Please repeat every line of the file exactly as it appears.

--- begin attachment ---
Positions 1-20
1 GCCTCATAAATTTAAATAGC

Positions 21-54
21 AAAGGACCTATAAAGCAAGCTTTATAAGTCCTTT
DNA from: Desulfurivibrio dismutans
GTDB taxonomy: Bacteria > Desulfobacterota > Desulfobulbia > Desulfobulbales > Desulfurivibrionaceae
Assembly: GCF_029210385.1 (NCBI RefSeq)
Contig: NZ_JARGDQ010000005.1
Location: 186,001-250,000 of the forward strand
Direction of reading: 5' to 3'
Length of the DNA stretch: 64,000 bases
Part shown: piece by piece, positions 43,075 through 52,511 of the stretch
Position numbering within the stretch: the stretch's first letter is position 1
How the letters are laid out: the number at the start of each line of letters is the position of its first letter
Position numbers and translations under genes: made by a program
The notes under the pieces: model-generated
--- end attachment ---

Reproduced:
Positions 1-20
1 GCCTCATAAATTTAAATAGC

Positions 21-54
21 AAAGGACCTATAAAGCAAGCTTTATAAGTCCTTT
DNA from: Desulfurivibrio dismutans
GTDB taxonomy: Bacteria > Desulfobacterota > Desulfobulbia > Desulfobulbales > Desulfurivibrionaceae
Assembly: GCF_029210385.1 (NCBI RefSeq)
Contig: NZ_JARGDQ010000005.1
Location: 186,001-250,000 of the forward strand
Direction of reading: 5' to 3'
Length of the DNA stretch: 64,000 bases
Part shown: piece by piece, positions 43,075 through 52,511 of the stretch
Position numbering within the stretch: the stretch's first letter is position 1
How the letters are laid out: the number at the start of each line of letters is the position of its first letter
Position numbers and translations under genes: made by a program
The notes under the pieces: model-generated